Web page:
columns and graph showing transgressive‑regressive sedimentary cycles in
the Ore formation.
This paper is a study of the
depositional environment of the Footwall beds and Ore formation based on
field observations of sedimentary structures, paleocurrent analysis, and
microscopic study of the sedimentary lithology. Ore genesis is discussed in
the second part of the paper, using sedimentary environment as a starting
point. Particular attention is paid to synsedimentary and early diagenetic
oreforming processes related to the depositional environment.
and Sub‑Katanga Topography
The ore bodies at Mufulira occur in
metasedimentary rocks of the Lower Roan Subgroup, which is the lowest part
of the Katanga Sequence (nomenclature: Binda and van Eden, 1972). The
Katanga Sequence is of Late Precambrian age and lies unconformably on an
early Precambrian Basement Complex composed of schist and granite. The
unconformity is mostly visible as a sharp contact, with large boulders of
Basement rocks in the overlying metasediments. These basal conglomerates
form the start of a thick transgressive series totaling many thousands of
feet; the Lower Roan, Upper Roan, and Mwashia are composed predominantly of
coarse clastics and argillites, respectively, a series which reflects
increasingly deep‑water conditions (Fig. 1) .
The Lower Roan is divided into
and Hangingwall formations, a division
based on the presence or absence of copper minerals rather than on the
sediment type. The sequence is cyclic, a repeated slow marine transgression
being followed by a sudden minor regression. The first well developed cycle
starts at the base of the Upper Footwall, comprises the C Orebody and ends
in the Inter B/C (Fig. 1). The lithologic sequence shows a reduction in
grainsize from conglomeratic sandstone at the base, to argillitic sandstone
in the ore horizon, and to dolomite and argillite at the top, a sequence
which is twice repeated‑each cycle comprising an ore‑hearing horizon.
Since the sequence is repeated, it is
necessary to describe one cycle only and emphasis will be laid on the
Footwall formation and C Orebody, the largest of three ore bodies at
Mufulira, with a strike length of more than three miles. The Upper Footwall
formation is well exposed in the mine workings and provides data for the
interpretation of the depositional environment and paleogeography of the
mineralized C horizon.
Using the Mudseam, which is a thin
silty dolomite at the top of the C Orebody, as datum, a plan was prepared by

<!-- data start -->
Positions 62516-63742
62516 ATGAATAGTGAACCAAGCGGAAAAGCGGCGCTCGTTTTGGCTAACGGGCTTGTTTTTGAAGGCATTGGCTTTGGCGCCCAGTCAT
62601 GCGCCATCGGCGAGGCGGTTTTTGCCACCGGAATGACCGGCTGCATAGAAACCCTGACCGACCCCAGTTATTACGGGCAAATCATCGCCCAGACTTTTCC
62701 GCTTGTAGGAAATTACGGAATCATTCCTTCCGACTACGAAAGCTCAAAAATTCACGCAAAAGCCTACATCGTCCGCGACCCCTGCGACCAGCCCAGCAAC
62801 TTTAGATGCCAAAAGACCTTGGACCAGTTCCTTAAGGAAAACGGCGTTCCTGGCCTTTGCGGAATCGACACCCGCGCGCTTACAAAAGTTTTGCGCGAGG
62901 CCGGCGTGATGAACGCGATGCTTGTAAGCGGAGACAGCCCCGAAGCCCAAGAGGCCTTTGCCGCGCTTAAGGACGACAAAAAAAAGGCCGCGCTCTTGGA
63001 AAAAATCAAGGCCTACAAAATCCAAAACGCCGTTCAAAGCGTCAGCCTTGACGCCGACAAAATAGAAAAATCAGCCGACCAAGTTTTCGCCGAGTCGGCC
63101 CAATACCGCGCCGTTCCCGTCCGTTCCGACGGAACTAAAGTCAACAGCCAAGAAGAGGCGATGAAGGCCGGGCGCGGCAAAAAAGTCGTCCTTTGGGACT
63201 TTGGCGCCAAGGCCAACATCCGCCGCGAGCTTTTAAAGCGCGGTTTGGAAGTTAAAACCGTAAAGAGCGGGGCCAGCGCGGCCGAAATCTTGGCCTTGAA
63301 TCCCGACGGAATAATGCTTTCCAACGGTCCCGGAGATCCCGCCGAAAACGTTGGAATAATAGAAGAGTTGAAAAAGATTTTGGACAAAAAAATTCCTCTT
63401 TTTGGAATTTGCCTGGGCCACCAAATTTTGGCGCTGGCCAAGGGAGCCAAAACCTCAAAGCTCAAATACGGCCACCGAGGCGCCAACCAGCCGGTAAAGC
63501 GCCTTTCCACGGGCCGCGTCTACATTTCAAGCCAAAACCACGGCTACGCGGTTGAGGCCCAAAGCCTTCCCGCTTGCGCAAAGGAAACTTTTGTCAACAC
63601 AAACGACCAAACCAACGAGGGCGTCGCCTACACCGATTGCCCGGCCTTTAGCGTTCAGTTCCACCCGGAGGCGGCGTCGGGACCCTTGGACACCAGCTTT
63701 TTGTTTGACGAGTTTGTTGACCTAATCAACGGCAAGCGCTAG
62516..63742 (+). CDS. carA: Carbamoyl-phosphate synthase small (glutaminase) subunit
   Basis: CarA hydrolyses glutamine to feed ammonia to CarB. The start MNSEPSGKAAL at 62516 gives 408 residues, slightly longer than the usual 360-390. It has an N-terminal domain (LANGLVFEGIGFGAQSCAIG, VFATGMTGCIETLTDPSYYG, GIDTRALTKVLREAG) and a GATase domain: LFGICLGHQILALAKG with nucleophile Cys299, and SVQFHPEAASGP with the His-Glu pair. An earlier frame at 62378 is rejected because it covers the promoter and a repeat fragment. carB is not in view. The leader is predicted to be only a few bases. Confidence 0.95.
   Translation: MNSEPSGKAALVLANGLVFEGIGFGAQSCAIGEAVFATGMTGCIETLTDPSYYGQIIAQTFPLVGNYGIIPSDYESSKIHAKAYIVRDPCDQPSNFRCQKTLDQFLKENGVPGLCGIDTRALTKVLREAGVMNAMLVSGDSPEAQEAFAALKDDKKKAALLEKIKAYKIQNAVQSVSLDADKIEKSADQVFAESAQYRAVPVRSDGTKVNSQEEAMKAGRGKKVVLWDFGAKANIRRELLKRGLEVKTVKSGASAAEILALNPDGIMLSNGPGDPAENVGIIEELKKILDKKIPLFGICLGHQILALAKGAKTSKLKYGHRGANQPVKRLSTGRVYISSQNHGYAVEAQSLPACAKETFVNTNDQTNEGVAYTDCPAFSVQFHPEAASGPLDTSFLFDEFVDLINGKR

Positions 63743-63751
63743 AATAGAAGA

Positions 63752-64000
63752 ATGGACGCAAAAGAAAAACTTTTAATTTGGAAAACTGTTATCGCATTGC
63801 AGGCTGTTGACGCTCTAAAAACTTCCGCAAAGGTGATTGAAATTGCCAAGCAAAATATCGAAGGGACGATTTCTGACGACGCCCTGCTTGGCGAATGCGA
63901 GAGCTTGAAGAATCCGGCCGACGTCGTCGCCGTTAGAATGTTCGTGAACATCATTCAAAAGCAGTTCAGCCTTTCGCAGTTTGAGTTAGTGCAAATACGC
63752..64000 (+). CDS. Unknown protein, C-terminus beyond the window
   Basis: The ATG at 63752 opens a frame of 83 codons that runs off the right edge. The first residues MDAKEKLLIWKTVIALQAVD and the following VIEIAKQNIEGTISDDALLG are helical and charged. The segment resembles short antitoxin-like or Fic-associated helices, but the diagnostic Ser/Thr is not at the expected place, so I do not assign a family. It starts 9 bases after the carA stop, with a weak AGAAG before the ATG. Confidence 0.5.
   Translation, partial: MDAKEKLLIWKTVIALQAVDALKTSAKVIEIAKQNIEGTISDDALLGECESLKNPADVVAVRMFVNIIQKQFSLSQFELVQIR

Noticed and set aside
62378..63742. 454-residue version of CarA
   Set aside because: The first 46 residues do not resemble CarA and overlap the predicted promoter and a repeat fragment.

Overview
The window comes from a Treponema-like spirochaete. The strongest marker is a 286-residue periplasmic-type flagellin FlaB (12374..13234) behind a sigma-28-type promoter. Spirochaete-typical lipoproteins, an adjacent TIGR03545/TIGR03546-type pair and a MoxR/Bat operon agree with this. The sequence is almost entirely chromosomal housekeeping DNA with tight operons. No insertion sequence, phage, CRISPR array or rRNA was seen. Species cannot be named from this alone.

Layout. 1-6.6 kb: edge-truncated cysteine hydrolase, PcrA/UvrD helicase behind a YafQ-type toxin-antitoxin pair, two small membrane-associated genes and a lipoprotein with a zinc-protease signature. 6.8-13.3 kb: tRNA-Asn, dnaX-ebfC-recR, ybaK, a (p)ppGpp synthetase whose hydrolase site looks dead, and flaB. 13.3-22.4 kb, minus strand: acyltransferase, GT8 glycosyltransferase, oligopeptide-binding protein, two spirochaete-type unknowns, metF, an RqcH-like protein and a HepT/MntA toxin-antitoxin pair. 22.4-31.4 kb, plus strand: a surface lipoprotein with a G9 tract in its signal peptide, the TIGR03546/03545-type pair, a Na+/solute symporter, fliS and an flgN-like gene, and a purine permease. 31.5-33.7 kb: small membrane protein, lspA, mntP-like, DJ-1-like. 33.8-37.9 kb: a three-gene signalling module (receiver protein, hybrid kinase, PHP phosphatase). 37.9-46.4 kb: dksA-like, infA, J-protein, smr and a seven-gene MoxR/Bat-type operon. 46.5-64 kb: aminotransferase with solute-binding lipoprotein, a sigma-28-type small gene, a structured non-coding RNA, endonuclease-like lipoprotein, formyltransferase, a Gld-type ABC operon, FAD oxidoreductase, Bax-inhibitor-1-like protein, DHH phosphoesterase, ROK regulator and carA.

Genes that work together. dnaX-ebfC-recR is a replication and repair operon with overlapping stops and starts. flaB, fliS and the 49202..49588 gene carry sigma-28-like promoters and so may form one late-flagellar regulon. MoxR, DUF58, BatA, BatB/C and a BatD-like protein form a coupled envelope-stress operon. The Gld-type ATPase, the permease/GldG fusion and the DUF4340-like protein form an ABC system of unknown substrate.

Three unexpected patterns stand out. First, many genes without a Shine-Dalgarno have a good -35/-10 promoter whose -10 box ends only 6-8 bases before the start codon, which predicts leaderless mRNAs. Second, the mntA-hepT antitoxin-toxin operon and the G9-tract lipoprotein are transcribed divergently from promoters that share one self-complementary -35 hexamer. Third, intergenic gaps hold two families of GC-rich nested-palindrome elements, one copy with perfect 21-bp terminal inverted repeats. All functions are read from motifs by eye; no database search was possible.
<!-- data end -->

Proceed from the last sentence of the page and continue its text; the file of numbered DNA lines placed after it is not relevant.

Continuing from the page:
unrolling along dip sections from an arbitrary central Tine‑the 1,400 ft
(450 m) level. The unrolling procedure introduces little distortion, since
folding at Mufulira is simple with the main fold axes parallel and
horizontal. The unrolled plan presents a base on which to plot
paleogeographic data in close spatial relation to their original position
during time of deposition.
Page 60 of the
FIG. 2. Unrolled map with isopachs of
Footwall plus C Orebody in feet showing Basement topography; Basement highs
are reflected by low isopach values (shaded areas). Outcrop is near lower
edge of diagram.
Isopachs of the Footwall formation and
C Orebody plotted on the unrolled plan (Fig. 2) show that the Basement
topography consisted of rounded hills, ridges, and valleys, with a relief of
about 400 feet. Prominent features are ridges at approximately 59 and 34
mining blocks dividing the mining area into eastern, central, and western
parts. Troughs aligned in a north‑south direction at mining :blocks 72 and
43 suggest river valleys.
The Basement topography influences the
paleocurrent pattern, the lithofacies of the Katanga sediments, and also
Lithology of Footwall and C Orebody Formations
Footwall sandstones are composed of
quartz and feldspar, with occasional rock fragments and accessory minerals
in a variable amount of fine detrital matrix. Coarse detrital feldspar is
invariably microcline, while the matrix may contain appreciable amounts of
albite or oligoclase, which is probably authigenic. Rock fragments are
quartz‑sericite aggregaten with a fine granular mosaic structure. Most of
the matrix is of primary origin and is composed of a fine granular mixture
of quartz, feldspar, muscovite, and sericite, though in part it is the
product of secondary alteration such as sericitization of feldspar and the